Germany has been more welcoming to refugees 

Germany has been more welcoming to refugees

Put your name to a petition

The Independent’s petition for Britain to accept its fair share of refugees (More than 150,000 already signed up)

Accept more asylum seekers and increase support for refugee migrants in the UK

80 Syrian war refugees are waiting in Calais for their rightful and legal asylum in the UK

Create a compassionate Euro-wide policy to deal with refugee migrants

End the Calais crisis

Note: As you can see from these lists, they are mostly concerned with the Calais crisis.

Update this list with those organization targeting the Syrian and Iraqi refugees who are badly neglected

Death of Ideology? Beirut’s #YouStink Protests

Death of abstract social and political concepts that political parties numb people, replicating the various religious sects?

Patsy Z  and Fadi Ghandour shared a link

Protesters from Lebanon’s #YouStink | طلعت_ريحتكم# movement staged a sit-in at the Ministry of the Environment today and vowed not to leave until Minister Mohammad Machnouk resigned from his post. The day ended with the police storming the building and forcing the protesters out.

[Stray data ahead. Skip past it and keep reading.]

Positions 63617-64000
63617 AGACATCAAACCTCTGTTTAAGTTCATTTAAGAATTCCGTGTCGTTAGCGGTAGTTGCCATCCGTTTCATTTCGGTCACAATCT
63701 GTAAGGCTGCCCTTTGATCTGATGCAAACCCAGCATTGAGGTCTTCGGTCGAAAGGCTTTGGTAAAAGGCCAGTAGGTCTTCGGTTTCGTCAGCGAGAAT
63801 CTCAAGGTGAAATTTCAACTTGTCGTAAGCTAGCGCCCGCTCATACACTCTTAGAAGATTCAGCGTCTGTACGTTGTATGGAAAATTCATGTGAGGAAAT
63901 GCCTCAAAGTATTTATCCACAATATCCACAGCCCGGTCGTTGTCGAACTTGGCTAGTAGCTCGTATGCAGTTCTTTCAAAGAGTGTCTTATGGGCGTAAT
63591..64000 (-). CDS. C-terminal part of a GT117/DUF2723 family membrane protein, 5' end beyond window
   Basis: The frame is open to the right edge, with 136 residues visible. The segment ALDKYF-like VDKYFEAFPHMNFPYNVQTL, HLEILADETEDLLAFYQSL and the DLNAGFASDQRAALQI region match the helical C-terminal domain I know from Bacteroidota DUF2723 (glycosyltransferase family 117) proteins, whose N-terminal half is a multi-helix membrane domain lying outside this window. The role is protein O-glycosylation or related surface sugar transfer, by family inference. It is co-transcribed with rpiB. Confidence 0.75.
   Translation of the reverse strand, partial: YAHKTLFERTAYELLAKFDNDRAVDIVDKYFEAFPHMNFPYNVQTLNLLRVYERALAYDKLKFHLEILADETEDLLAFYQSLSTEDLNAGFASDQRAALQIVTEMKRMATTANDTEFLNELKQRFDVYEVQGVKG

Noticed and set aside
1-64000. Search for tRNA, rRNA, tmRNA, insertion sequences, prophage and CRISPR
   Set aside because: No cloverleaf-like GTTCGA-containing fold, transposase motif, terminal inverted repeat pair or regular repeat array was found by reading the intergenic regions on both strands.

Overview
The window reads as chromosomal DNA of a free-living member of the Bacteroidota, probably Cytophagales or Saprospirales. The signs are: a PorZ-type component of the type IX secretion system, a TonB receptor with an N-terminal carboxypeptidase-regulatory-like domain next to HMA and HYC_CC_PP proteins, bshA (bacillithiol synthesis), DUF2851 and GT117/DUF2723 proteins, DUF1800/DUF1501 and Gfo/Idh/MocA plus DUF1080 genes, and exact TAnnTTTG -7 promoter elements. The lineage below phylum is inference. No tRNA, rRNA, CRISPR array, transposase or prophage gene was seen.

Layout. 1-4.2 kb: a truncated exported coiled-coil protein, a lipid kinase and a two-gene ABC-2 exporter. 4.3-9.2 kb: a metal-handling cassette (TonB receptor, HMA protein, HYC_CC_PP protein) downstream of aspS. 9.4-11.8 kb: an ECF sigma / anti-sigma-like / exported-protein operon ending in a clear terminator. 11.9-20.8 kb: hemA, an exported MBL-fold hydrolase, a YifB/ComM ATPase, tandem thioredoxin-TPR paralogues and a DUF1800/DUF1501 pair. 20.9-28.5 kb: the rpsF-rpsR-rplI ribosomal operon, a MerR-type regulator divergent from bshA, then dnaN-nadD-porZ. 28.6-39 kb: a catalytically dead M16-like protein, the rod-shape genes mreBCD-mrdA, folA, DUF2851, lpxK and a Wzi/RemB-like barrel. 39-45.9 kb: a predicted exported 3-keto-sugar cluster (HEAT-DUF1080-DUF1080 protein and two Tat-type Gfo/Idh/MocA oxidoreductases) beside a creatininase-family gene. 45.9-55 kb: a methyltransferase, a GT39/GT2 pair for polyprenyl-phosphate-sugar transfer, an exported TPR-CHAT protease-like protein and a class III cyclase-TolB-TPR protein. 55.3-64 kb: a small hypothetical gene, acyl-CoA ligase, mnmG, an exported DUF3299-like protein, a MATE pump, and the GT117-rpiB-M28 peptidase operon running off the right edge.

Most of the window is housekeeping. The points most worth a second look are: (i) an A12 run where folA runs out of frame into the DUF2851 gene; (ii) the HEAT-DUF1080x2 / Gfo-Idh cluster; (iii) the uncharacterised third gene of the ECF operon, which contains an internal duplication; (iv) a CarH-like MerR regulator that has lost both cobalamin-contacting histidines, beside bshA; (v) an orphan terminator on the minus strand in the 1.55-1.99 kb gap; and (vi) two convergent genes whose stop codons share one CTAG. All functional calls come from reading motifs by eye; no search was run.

I’m not in Beirut at the moment, so I’ve spent the past few days following the events on television, Twitter, Facebook, and the blogosphere.

I’m struck by how readily the movement has ripped up the familiar categories of Lebanese political partisanship (March 14, March 8, Sunni, Shiite, Christian, FPM, LF, etc.) and replaced them with a call for knowledge-based solutions to universal problems.

Perhaps the picture on the ground is different, but the reverberations online conjure up a great wave of disgust directed at the whole political stratum.